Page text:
If you like our music, show it to your friends! We’re very honored to have your support!

“Peripety” by Kardashev is out now and you can get it from Bandcamp.  For more news from Kardashev follow the band on Facebook and Twitter.

Fake Heroes

Review: Fake Heroes – Clouds

Fake Heroes is a progressive metal band from Pescara, Italy that released its new record entitled Clouds in September 2015. Fake Heroes have plenty of musical elements to offer.

A wide spectre of influences ranging from the likes such Steven Wilson, TesseracT, Karnivool, Dream Theater puts this guys right in the top of the new forces of the genre. Fake Heroes’ music is catchy and supported by a lot of choruses that appear in almost every song.

The band is able to groove and brings in a good diversity in their songs, while being focused on one big concept that is clearly visible. Due to the fact that Fake Heroes works with stylistic elements that appear on several songs, the whole record seems to be composed with a huge pot of ideas in the background. The band probably made a big effort to emphasis the album’s concept, and slowly painted the structure of their newest record.


Clouds is exactly what fans of progressive metal would like to listen to. Some parts remind of TesseracT, with their progressive drumming and groovy djent guitars, while the vocals are catchy, striking a variety of well composed vocal lines. The whole record feels enormously round and self-contained. Some parts of the record are heavier and even sometimes it sounds more like rock than a metal album. All in all, it is to mention that the diversity on this record is pretty good. The balance between a heavy metal record and a melodic rock record is very decent on Clouds, while it will intrigue both sides and so provides a big mass-appeal to the audience.

Fake Heroes

Interview with Fake Heroes

Italian prog metallers Fake Heroes released their second album “Clouds” in September 2015. The band has huge plans for 2016, and about them but also “pizza or pasta” dilemma they are telling below.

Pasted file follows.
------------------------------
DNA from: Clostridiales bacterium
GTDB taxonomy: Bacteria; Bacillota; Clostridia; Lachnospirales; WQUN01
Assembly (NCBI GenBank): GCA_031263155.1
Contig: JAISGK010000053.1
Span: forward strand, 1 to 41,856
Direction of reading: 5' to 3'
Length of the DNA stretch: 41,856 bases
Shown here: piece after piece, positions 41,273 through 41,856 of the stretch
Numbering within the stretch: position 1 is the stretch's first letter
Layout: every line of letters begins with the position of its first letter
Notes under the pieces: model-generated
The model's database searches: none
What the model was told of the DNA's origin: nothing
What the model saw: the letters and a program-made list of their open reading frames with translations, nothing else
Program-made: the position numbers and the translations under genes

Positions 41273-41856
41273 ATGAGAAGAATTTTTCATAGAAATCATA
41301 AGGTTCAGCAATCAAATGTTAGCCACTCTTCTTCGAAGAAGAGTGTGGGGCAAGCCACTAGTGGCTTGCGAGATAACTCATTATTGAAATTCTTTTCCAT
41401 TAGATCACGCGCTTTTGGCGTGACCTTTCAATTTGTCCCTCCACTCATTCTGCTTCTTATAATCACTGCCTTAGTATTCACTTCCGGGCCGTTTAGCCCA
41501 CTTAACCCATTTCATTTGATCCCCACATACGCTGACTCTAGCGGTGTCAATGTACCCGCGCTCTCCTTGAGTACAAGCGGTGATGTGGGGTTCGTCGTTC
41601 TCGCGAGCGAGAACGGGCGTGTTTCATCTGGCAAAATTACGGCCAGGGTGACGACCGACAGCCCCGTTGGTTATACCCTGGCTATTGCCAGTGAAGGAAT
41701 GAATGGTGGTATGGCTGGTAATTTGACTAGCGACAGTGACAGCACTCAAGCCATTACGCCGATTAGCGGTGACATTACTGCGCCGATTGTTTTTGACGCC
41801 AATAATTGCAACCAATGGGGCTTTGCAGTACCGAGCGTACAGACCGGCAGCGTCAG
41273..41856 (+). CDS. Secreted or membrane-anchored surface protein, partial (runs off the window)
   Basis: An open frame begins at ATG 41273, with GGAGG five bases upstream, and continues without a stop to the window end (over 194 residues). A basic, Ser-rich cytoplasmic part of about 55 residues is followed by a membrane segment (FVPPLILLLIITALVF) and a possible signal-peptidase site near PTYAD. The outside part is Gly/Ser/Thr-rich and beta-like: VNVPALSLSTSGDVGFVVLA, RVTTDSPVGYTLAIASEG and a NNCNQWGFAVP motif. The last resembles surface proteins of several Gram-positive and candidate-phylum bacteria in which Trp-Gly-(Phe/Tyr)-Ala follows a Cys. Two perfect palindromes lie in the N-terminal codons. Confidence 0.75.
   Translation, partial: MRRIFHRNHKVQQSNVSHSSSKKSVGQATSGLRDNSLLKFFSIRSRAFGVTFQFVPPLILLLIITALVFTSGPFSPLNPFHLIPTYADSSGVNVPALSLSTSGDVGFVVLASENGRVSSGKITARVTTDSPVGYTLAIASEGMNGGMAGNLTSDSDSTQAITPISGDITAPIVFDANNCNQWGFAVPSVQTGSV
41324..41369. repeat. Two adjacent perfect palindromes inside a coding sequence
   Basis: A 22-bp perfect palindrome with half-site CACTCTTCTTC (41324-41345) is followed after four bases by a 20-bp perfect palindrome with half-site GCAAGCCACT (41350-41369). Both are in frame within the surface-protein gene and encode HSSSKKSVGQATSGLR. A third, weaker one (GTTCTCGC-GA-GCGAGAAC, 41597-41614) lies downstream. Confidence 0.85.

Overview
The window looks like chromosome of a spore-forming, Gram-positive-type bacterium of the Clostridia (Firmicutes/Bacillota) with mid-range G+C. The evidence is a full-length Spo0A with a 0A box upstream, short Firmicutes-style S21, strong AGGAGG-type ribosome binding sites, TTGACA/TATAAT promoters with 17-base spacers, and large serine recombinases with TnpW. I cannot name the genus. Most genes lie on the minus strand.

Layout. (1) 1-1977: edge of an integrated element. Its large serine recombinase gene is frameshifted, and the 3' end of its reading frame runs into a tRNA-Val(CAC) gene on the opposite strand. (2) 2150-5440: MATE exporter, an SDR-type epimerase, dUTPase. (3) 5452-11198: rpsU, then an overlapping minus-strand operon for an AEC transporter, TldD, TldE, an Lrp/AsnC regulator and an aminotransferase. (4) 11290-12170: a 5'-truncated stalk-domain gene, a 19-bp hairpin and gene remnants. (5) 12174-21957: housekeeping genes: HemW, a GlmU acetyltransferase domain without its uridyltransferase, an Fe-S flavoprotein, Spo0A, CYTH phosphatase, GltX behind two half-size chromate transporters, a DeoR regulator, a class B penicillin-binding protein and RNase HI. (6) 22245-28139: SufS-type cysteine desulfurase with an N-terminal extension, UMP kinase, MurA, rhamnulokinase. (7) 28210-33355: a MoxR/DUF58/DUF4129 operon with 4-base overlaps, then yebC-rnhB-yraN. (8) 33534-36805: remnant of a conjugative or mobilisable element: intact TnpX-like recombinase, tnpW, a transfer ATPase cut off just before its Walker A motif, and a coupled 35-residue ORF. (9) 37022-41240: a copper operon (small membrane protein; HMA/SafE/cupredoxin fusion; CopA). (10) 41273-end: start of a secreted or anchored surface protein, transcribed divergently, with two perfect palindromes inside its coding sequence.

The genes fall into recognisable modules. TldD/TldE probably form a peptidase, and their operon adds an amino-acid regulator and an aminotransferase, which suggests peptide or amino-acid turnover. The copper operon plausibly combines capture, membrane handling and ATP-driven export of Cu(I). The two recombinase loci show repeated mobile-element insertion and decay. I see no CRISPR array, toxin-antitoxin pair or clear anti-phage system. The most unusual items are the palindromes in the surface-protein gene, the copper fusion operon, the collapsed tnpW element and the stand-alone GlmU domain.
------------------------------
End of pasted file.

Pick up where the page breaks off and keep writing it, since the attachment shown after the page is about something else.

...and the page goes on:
Before we start: pizza or pasta?

Mmmmm, can we choose both? tongue emoticon Pizza topped with pasta!

Now we can start. Fake Heroes is a very young band. And for such a young band, your current position is pretty good. What do you guys think about it?

We think that the right ideas have made this possible. Our project started in 2012 and since then we have produced 2 EP and 2 full album. In short, it is not easy unless you have a clear direction and a composer as Draft that is always looking for new ideas.

Are you satisfied with where you landed?

Definitely. We know we still have to grow a lot but ” Clouds ” for us is a real starting point , an authentic work.


How would you describe the sound of Clouds to the people who have not heard it yet?

I have previously described ” Clouds ” as traveling to places that you never get tired of seeing. It’s an album hard to place in a specific music genre and this make it very personal .

Question for Manuel: who influences your vocal style at the most?

Manuel says: My style is mostly influenced by some very important singers of metal scene, but I can’t deny that I took my inspiration from Myles Kennedy and James LaBrie for the melodies and from vocal lines of Spencer Sotelo in Periphery’s album “Clear”.

Where do you draw your inspiration, what influences your song writing?

Draft says: I often listen to new music. The rest comes out automatically. It’s all the result of moods that I feel at times when I write a new song.

Who in the band handles most of songwriting?

Draft is the composer of all the songs signed Fake Heroes. The greatest contribution to the drafting of texts and vocal lines comes from Manuel.

What are your five all times favourite albums?

Draft says: I think each of us has his own ranking. For me it is very difficult to choose only 5 albums but I try:

Smashing Pumpkins – Siamese Dream
Tears For Fears – Elemental
Steve Vai – Alien Love Secrets
Symphony X – The Odyssey
Periphery – Periphery II

But if you do me the same question in two hours I could give a different answer.

Speaking of music you listen to, how much of it influences your songwriting?

It is virtually impossible not to be influenced by the music that you listen. The musical progress is tied to this process in which music has been handed down by entering new ideas and new sounds. Our ” little secret ” is that we have not closed in a specific genre but we have tried to convey everything we love in the name Fake Heroes.

Are there any new materials you guys already working on?

Yes, sure. There are the new ideas for a concept album. It will be a long process but we are already on the way.






Below A Silent Sky

Interview with Below A Silent Sky

Below A Silent Sky from Ilmenau in Germany released their debut album “Corrosion” in September 2015, and here is what they told us about it, and more.

Alright, first things first. Before we dive into all the music stuff, how’s life?